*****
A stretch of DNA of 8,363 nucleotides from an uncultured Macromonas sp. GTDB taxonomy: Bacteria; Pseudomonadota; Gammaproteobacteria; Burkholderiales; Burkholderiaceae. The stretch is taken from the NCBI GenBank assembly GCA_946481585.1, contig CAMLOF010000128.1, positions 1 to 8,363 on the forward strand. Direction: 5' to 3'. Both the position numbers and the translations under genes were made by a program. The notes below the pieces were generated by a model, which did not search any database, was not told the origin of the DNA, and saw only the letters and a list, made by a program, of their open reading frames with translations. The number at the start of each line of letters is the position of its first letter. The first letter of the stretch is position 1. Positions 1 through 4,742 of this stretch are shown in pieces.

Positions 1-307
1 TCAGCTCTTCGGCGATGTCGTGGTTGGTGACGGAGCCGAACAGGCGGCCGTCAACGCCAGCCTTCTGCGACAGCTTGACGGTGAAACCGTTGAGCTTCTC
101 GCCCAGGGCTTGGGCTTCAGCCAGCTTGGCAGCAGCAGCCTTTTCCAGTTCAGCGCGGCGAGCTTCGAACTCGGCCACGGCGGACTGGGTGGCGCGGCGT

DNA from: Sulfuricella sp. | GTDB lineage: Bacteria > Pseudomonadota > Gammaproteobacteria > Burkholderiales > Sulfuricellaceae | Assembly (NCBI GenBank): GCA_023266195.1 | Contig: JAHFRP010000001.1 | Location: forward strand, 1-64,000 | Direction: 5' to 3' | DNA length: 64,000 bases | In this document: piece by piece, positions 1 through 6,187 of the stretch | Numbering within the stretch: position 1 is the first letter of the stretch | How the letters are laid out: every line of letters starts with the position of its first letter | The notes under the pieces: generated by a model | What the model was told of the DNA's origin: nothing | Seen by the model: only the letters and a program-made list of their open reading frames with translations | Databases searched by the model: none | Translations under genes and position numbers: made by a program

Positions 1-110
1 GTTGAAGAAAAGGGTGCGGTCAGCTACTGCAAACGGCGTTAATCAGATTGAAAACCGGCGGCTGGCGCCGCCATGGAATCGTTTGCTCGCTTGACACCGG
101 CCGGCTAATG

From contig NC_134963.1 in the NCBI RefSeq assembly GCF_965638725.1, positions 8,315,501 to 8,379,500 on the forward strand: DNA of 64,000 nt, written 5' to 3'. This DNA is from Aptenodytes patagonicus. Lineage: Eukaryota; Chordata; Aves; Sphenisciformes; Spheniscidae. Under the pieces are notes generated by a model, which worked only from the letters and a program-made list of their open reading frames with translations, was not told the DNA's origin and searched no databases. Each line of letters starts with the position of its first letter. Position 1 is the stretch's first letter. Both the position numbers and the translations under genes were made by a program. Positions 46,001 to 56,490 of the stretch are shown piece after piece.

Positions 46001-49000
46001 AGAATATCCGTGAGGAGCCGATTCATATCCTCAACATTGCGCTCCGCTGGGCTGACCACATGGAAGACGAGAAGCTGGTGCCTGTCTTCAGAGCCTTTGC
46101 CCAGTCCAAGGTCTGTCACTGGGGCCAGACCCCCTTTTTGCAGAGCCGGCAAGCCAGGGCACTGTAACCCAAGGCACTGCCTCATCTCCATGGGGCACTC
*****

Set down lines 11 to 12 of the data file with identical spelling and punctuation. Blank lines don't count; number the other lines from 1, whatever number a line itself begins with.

46001 AGAATATCCGTGAGGAGCCGATTCATATCCTCAACATTGCGCTCCGCTGGGCTGACCACATGGAAGACGAGAAGCTGGTGCCTGTCTTCAGAGCCTTTGC
46101 CCAGTCCAAGGTCTGTCACTGGGGCCAGACCCCCTTTTTGCAGAGCCGGCAAGCCAGGGCACTGTAACCCAAGGCACTGCCTCATCTCCATGGGGCACTC